Have you made a maternity leave checklist?
You did it! You’re in the home stretch of your pregnancy and can finally imagine a time when your baby will be in your arms and out of your belly!
Before you head into total nesting mode (and hopefully a long maternity leave), there are a few key considerations to remember so that you can be confident both your job and your reputation will be safe in your absence:
1. Have I made a maternity leave checklist?
Before you even discuss time off with your supervisor, it might be helpful to chat with others who have taken leave to learn about their experiences and challenges. Use their advice to craft a checklist to guide your leave.
Make sure your checklist contains the following:
-Documentation of all your work streams
-Careful identification of who will handle each aspect of your workload
-Knowledge transfer and training time to get replacements up to speed -
-Creation of any necessary documentation and materials for these projects
-Determination of when you will hand over the reigns
-Processes for communication and troubleshooting
-Relevant industry and trends research to keep up while on leave
-A careful plan of return
2. How involved will I be with work during my leave?
Make sure your supervisor, colleagues, and any external stakeholders are informed about your communication plan so that no surprises or confusion arise while you’re out.
Use your leave as an opportunity for direct reports and colleagues to grow in their roles with new challenges and responsibilities.
Create measurable goals so that your presence is felt while also implementing a supervision system for others to evaluate the performance of your team at regular intervals.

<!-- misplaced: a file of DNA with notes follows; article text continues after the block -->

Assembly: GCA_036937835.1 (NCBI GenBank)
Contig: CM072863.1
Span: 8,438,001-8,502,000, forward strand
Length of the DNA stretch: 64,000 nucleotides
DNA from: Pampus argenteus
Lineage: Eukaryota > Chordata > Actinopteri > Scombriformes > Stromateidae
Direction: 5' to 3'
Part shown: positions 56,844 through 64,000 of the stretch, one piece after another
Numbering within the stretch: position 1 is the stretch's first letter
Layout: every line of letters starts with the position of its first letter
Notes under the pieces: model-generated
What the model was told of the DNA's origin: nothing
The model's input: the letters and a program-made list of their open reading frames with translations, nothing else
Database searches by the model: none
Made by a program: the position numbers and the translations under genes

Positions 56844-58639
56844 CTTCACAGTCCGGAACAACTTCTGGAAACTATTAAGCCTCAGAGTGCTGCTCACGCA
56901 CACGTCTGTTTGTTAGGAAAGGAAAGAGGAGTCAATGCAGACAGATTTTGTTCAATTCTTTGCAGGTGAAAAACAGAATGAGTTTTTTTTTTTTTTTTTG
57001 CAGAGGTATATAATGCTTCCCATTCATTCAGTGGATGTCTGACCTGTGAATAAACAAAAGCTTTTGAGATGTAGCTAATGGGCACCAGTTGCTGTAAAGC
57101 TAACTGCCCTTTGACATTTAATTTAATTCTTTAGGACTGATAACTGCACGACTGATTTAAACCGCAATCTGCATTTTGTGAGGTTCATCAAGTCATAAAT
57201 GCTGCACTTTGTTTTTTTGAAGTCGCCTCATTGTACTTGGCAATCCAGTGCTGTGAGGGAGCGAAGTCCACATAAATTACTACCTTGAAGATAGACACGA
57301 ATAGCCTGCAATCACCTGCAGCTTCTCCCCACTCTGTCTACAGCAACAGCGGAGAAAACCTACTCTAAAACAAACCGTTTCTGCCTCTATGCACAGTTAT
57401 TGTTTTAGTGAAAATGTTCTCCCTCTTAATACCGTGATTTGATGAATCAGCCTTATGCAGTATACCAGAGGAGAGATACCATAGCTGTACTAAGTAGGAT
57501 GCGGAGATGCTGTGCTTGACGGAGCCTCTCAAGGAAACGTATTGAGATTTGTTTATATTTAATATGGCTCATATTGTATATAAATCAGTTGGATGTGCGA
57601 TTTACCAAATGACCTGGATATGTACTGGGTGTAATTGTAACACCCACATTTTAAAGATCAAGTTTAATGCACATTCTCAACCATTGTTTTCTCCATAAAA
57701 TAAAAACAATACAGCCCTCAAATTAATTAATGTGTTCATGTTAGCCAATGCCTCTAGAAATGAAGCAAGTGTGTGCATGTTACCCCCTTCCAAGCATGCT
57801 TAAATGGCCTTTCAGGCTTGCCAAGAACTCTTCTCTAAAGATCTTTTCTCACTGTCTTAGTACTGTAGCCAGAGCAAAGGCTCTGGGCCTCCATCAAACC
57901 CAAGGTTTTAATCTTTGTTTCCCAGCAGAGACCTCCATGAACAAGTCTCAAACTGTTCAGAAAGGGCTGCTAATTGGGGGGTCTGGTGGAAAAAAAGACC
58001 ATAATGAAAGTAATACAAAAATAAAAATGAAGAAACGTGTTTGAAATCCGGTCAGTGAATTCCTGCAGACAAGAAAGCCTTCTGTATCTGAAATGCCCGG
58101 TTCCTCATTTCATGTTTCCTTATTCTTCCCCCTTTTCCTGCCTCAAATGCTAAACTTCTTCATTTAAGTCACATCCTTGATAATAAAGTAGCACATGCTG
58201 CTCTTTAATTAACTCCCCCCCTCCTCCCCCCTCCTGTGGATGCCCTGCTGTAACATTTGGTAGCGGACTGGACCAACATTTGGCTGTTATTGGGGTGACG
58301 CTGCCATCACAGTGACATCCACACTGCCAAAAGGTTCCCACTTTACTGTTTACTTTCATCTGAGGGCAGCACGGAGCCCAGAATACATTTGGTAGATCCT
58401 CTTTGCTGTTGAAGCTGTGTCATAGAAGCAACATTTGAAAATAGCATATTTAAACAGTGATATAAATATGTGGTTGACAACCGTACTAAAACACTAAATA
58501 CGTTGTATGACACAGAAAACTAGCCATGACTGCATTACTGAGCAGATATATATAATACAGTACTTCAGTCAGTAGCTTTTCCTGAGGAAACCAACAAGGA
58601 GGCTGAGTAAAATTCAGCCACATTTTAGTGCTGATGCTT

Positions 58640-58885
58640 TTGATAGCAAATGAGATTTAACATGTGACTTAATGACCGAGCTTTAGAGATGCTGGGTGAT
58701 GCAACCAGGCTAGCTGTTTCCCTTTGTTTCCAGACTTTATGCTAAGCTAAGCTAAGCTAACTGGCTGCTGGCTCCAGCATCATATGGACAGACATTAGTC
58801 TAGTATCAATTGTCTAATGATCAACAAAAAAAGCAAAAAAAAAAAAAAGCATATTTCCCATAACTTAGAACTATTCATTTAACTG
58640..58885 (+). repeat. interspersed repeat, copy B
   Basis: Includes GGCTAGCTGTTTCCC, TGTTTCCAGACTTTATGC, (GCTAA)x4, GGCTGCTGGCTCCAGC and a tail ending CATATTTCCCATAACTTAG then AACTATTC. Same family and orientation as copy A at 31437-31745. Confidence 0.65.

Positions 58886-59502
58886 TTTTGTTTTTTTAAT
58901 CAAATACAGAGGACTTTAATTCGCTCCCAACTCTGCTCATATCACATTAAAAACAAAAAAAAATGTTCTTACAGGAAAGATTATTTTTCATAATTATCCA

Promoting the professional development of others will produce mutually beneficial results upon your return.
Establish clear rules for communication, noting both expected outreach from you (e.g. check ins once per month) as well as boundaries for outreach from work (e.g. the who, how, when, and why).
3. When was my last performance review?
Prior to maternity leave is a great time to capture all of your recent accomplishments and make them known to your supervisor and team.
Try to get face time with any key players before your leave to express your commitment and focus.
You want everyone to remember your value even while you are out of the office.
This is your chance (armed with your handy maternity checklist) to demonstrate delegation, coordination, and mentoring skills as you portion out aspects of your role.
As noted above, devise metrics and goals for others to meet so that you can be a part of the progress during your leave and upon return.
Documenting these achievements can also be useful in case you encounter any discrimination during or after maternity leave.
4. Are my leave payments or vacation days in place?
There is often a lot of red tape to cut through to ensure your maternity leave payments are established, whether they are coming directly from your company, supplemented by a federal or state program, or some combination thereof.
Prior to starting your time off, meet with human resources to review your file and complete any missing forms.
This list of questions is helpful to prepare for your meeting and take action.
Get everything in writing and keep copies of all the forms so that you can be prepared for any disputes.
5. What is my plan for return?
In a perfect world, you would be rested and ready to return to work after your leave.
In reality, whether you want to go back to work or are dreading it, you will likely be exhausted and emotionally conflicted about leaving your baby.
No matter how long you are out, caring for a newborn can take a toll and you want to plan for a successful return in this new normal.
If possible, try to avoid starting on a Monday so that you don’t have a whole week ahead of you.
Even better would be to establish a graduated return that allows you to work part-time as you ramp back up.
Be sure to request flexible work options if none are in place already, as you could be the pioneer that shifts company policies.